Our study is the first to use data from a representative sample of US adults with device‐based estimates of physical activity to compare the benefits of sporadic with bouted activity. Our analyses provide a robust estimate of such benefits but include a few challenges that are worth mentioning. We found that total and bouted activity were highly correlated (r=0.7–0.9) and that few individuals in the United States accumulate activity in bouts of ≥10 minutes (>30% of the sample had no 10‐minute bouts detected). These preliminary findings shaped our efforts in modeling the associations among sporadic versus bouted activity and mortality. To address these challenges, we jointly classified quartiles of total MVPA at various contributions of bouted activity of ≥5 minutes. We were unable to fully analyze the effects of MVPA accumulated in bouts of ≥10 minutes; however, where data were available, results for 5‐ and 10‐minute bouts were similar. We also recognize that a variety of published cut points are available to define MVPA intensity.18 NHANES studies have commonly employed 2020 counts per minute, which is based on ambulatory calibration, to define MVPA; however, we chose to use a cut point calibrated to capture a greater variety of lifestyle activities in addition to ambulatory movement. Our selected cut point has been extensively evaluated and demonstrated to provide valuable insights when examining the associations between physical activity and mortality.13, 15, 16, 17, 23 We explored the use of the ambulatory MVPA threshold (ie, 2020 counts per minute) in our study but found limited utility as the majority of our sample did not accumulate any MVPA in bouts of 10 minutes with this threshold. We previously examined the associations of sporadic activity using either 760 or 2020 counts per minute and found similar associations with mortality (unpublished findings). Thus, we do not expect our conclusions to be dependent on our choice of the 760 cut point, and consider that the magnitude of our associations for both sporadic and bouted activity may be conservative.
Despite the historical notion that physical activity needs to be performed for a minimum duration to elicit meaningful health benefits, we provide novel evidence that sporadic and bouted MVPA are similarly associated with substantially reduced mortality. This finding can inform future physical activity guidelines and guide clinical practice when advising individuals about the benefits of physical activity. Practitioners can promote either long single or multiple shorter episodes of activity in advising adults on how to progress toward 150 min/wk of MVPA. This flexibility may be particularly valuable for individuals who are among the least active and likely at greater risk for developing chronic conditions.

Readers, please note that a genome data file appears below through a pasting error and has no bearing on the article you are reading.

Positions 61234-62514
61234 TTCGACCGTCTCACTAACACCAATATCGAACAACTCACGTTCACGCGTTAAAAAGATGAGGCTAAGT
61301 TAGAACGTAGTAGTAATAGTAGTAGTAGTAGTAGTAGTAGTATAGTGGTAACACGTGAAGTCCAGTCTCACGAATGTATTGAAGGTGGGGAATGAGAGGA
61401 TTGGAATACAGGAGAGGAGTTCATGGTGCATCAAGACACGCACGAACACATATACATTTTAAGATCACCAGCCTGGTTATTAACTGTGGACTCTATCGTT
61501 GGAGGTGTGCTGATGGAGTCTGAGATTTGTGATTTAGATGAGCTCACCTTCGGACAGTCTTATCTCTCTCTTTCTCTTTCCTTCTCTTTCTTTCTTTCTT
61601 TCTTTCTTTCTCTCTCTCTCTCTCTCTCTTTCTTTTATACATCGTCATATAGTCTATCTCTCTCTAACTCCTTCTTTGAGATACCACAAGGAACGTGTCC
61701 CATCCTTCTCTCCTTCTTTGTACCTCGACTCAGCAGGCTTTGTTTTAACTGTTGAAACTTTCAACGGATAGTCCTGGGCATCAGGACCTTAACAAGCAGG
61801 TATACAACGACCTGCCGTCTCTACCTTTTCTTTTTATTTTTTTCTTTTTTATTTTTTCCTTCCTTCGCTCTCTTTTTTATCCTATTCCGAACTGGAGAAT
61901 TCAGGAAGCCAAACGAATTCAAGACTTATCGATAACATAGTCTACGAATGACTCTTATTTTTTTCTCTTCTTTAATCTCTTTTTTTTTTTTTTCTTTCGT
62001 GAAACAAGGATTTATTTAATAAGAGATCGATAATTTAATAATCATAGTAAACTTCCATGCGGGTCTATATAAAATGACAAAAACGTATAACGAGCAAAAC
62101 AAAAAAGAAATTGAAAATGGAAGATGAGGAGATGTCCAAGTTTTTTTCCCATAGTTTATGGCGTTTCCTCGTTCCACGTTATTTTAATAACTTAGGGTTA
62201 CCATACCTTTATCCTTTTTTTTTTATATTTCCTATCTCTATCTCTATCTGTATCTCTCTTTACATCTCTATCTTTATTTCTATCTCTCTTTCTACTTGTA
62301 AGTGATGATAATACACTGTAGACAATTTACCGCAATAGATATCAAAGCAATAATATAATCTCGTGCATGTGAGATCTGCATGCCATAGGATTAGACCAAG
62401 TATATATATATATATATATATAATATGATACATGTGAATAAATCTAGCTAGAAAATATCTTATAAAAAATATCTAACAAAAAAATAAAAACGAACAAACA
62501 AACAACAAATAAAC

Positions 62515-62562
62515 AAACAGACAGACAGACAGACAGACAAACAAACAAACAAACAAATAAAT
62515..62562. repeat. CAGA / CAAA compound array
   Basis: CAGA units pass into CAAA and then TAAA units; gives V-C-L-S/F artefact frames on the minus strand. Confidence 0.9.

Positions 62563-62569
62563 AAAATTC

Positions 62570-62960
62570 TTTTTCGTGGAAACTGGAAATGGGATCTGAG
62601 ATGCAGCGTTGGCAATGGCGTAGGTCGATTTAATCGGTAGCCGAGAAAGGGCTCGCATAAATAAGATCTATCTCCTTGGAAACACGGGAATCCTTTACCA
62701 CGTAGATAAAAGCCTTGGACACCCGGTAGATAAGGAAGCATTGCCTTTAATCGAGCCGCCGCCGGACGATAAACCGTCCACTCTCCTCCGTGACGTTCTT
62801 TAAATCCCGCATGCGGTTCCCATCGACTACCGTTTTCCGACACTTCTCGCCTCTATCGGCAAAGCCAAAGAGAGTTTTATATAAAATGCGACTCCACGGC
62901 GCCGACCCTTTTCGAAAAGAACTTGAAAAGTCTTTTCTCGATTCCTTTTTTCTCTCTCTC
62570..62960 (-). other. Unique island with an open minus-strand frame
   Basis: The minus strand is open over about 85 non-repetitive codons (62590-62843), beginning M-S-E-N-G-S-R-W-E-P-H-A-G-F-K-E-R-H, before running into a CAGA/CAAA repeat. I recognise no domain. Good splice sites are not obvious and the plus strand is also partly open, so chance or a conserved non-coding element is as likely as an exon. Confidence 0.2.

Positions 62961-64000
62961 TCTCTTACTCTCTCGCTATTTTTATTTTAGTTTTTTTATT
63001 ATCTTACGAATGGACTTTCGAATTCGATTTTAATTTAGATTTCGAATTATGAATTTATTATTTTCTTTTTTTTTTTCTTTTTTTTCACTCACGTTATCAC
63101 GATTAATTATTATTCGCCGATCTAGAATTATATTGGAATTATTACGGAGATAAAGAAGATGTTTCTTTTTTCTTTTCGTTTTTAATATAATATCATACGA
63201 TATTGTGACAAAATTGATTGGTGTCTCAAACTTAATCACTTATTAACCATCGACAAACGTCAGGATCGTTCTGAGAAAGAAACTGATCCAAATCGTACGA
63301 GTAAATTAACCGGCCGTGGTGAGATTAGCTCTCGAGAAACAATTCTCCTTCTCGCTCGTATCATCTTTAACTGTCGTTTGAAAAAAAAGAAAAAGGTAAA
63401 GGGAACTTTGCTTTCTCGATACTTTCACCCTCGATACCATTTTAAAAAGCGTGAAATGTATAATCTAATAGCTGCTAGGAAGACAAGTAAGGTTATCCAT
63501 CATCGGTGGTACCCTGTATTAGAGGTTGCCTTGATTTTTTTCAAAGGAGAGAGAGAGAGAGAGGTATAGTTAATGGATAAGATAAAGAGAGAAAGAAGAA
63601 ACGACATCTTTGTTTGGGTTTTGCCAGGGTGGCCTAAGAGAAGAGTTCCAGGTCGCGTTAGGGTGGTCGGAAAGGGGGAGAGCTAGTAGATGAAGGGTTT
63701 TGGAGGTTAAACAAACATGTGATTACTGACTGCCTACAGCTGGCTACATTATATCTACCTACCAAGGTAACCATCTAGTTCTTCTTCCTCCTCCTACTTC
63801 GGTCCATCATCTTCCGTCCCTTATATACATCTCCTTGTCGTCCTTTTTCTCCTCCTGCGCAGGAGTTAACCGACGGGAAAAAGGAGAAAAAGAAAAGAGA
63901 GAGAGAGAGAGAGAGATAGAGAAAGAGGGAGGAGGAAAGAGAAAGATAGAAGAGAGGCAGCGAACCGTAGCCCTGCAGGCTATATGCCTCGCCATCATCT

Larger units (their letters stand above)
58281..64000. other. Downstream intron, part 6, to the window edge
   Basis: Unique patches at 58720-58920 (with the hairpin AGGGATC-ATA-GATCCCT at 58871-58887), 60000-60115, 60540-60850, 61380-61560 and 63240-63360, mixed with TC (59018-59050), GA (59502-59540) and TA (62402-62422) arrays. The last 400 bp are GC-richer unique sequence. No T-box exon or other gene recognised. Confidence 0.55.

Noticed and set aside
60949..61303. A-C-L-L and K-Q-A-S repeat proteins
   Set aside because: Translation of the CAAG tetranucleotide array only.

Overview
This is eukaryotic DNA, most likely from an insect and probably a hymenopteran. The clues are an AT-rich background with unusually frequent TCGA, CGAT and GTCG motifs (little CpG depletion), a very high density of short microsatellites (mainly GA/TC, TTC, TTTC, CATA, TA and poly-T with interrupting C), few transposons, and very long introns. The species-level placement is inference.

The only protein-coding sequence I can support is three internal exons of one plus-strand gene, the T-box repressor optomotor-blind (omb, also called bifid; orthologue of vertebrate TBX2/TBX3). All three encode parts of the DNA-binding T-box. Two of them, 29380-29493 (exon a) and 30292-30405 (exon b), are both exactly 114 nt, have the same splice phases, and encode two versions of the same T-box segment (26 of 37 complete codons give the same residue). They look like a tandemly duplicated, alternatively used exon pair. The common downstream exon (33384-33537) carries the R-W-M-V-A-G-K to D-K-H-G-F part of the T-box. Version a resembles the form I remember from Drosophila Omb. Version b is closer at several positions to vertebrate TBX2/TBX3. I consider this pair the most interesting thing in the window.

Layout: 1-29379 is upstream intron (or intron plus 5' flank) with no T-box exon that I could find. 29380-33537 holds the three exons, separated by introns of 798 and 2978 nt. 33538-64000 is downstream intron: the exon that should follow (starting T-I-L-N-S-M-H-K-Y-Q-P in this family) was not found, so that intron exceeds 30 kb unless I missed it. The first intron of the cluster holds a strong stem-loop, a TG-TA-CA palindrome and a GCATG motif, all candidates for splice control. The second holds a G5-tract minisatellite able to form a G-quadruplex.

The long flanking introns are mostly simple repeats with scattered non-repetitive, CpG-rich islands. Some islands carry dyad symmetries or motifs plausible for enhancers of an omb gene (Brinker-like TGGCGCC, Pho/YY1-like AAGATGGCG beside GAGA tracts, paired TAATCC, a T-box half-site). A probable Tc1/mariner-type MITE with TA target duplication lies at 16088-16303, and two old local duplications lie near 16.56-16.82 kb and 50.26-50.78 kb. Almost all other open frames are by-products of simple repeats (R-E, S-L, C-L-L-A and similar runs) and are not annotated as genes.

Table S1. Weighted US Adult Distributions of Total Time Per Day Spent in Sedentary, Light, and MVPA Across Quartiles of Total and Bouted MVPA
Table S2. HRs for Quartiles of Total and 5‐ and 10‐Minute Bouted MVPA
- ↵US Department of Health and Human Services . Physical Activity Guidelines for Americans. 2008. Available at: http://www.health.gov/PAGuidelines. Accessed August 16, 2017.
- ↵Pate RR, Pratt M, Blair SN, Haskell WL, Macera CA, Bouchard C, Buchner D, Ettinger W, Heath GW, King AC, Kriska A, Leon AS, Marcus BH, Morris J, Paffenberger RS, Patrick K, Pollock ML, Rippe JM, Sallis J, Wilmore JH. Physical activity and public health. A recommendation from the Centers for Disease Control and Prevention and the American College of Sports Medicine. JAMA. 1995;273:402–407.
- ↵Physical Activity Guidelines Advisory Committee . Physical Activity Guidelines Advisory Committee Report, 2008. Washington, DC: US Department of Health and Human Services; 2008.
- ↵Robson J, Janssen I. Intensity of bouted and sporadic physical activity and the metabolic syndrome in adults. PeerJ. 2015;3:e1437.
- ↵Clarke J, Janssen I. Sporadic and bouted physical activity and the metabolic syndrome in adults. Med Sci Sports Exerc. 2014;46:76–83.
- ↵National Center for Health Statistics . Office of Analysis and Epidemiology, NCHS 2011 Linked Mortality Files Matching Methodology, September, 2013. Hyattsville, MD. Available at: https://www.cdc.gov/nchs/data/datalinkage/2011_linked_mortality_file_matching_methodology.pdf. Accessed December 10, 2017.
- ↵Arias E, Heron M; National Center for Health Statistics , Hakes J; US Census Bureau . The validity of race and Hispanic origin reporting on death certificates in the United States: an update. Vital Health Stat. 2016;2:1–21.
- ↵Arias E, Schauman WS, Eschbach K, Sorlie PD, Backlund E. The validity of race and Hispanic origin reporting on death certificates in the United States. Vital Health Stat. 2008;2:1–23.
- ↵Matthews CE, Keadle SK, Troiano RP, Kahle L, Koster A, Brychta R, Van Domelen D, Caserotti P, Chen KY, Harris TB, Berrigan D. Accelerometer‐measured dose‐response for physical activity, sedentary time, and mortality in US adults. Am J Clin Nutr. 2016;104:1424–1432.
- ↵Bakrania K, Edwardson CL, Khunti K, Henson J, Stamatakis E, Hamer M, Davies MJ, Yates T. Associations of objectively measured moderate‐to‐vigorous‐intensity physical activity and sedentary time with all‐cause mortality in a population of adults at high risk of type 2 diabetes mellitus. Prev Med Rep. 2017;5:285–288.
- ↵Borgundvaag E, Janssen I. Objectively measured physical activity and mortality risk among American adults. Am J Prev Med. 2017;52:e25–e31.
- ↵Loprinzi PD, Loenneke JP, Ahmed HM, Blaha MJ. Joint effects of objectively‐measured sedentary time and physical activity on all‐cause mortality. Prev Med. 2016;90:47–51.